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Divorce mediation is different from arbitration

There is more than one way to get divorced in California. There are numerous options and several of them do not even involve going to court. Divorce mediation and arbitration are two such options, though they are not for everyone.

The first logical step to take in determining if one of these options is viable is to learn about each process and how they differ from one another. In both cases, mediation and arbitration are designed as alternatives to formal litigation in family court. They work best for those who are able to amicably resolve their differences.

When a couple chooses to mediate a divorce, they choose a neutral third party to facilitate (or mediate) their discussion sessions. Spouses agree to peacefully resolve all issues pertaining to their settlement, such as child custody, property division and more. If they are unable to achieve an agreement, they are free to litigate unresolved issues.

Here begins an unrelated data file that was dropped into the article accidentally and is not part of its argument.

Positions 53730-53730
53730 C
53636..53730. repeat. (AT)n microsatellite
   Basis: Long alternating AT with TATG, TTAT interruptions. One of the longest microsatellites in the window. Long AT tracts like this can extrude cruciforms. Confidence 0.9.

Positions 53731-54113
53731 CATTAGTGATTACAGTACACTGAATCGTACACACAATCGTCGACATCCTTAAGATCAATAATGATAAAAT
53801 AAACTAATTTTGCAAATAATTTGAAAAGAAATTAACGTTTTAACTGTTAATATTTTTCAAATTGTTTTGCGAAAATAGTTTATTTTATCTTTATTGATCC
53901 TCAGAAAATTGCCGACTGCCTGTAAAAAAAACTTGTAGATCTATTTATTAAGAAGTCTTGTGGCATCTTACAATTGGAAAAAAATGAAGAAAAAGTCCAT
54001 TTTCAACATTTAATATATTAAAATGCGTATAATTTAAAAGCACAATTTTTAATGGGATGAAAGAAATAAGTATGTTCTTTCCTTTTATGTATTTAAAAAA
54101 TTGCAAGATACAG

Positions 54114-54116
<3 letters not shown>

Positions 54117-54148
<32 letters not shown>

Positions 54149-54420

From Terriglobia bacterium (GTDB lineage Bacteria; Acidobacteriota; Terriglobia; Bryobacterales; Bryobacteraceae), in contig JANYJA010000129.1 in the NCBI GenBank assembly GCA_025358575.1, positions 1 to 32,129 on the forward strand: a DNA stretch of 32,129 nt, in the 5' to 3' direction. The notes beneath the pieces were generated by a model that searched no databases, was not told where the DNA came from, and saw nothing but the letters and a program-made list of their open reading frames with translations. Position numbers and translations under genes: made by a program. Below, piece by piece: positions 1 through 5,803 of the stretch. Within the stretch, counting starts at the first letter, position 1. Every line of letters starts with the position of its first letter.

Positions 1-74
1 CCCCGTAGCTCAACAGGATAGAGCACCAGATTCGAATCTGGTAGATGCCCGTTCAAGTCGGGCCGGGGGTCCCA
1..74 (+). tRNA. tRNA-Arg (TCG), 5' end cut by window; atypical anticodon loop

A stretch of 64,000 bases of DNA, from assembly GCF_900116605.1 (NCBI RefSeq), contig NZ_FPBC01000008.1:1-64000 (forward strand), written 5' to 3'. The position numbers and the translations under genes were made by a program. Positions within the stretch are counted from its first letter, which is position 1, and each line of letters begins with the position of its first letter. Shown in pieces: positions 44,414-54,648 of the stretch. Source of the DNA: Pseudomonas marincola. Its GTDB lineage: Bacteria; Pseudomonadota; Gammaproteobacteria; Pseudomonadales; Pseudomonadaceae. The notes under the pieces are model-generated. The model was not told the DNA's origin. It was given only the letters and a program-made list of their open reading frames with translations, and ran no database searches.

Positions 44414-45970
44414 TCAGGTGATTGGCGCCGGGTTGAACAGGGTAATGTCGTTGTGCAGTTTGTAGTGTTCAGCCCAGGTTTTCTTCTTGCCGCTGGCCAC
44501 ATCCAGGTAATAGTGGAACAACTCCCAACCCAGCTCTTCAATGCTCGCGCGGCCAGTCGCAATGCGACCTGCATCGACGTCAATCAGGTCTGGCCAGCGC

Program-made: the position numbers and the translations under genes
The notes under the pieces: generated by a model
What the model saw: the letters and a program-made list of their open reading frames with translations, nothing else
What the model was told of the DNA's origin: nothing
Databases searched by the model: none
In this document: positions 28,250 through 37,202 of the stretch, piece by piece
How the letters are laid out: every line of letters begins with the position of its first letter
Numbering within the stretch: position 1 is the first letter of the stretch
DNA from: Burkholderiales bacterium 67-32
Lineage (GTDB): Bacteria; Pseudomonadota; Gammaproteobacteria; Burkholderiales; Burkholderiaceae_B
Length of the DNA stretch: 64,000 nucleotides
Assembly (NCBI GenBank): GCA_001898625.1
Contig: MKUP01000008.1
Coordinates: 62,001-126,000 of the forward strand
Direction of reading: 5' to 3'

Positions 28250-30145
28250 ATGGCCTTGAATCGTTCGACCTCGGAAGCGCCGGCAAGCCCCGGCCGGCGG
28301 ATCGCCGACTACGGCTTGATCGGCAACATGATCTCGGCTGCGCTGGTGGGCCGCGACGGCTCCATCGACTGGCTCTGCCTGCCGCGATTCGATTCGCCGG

Arbitration more closely resembles a court process in that there are hearings. Each spouse is represented by his or her own attorney. Each spouse may also enlist aid from witnesses and third party testimony, as needed. The arbitrator oversees the hearings and makes decisions to finalize the divorce.

Many California spouses choose of of these divorce options to save time and money. Spouses often say divorce mediation is a lot less stressful than going to court. It can also be a healthy precursor to co-parenting if parents have the opportunity to work together as a team to resolve any child-related problems that arise.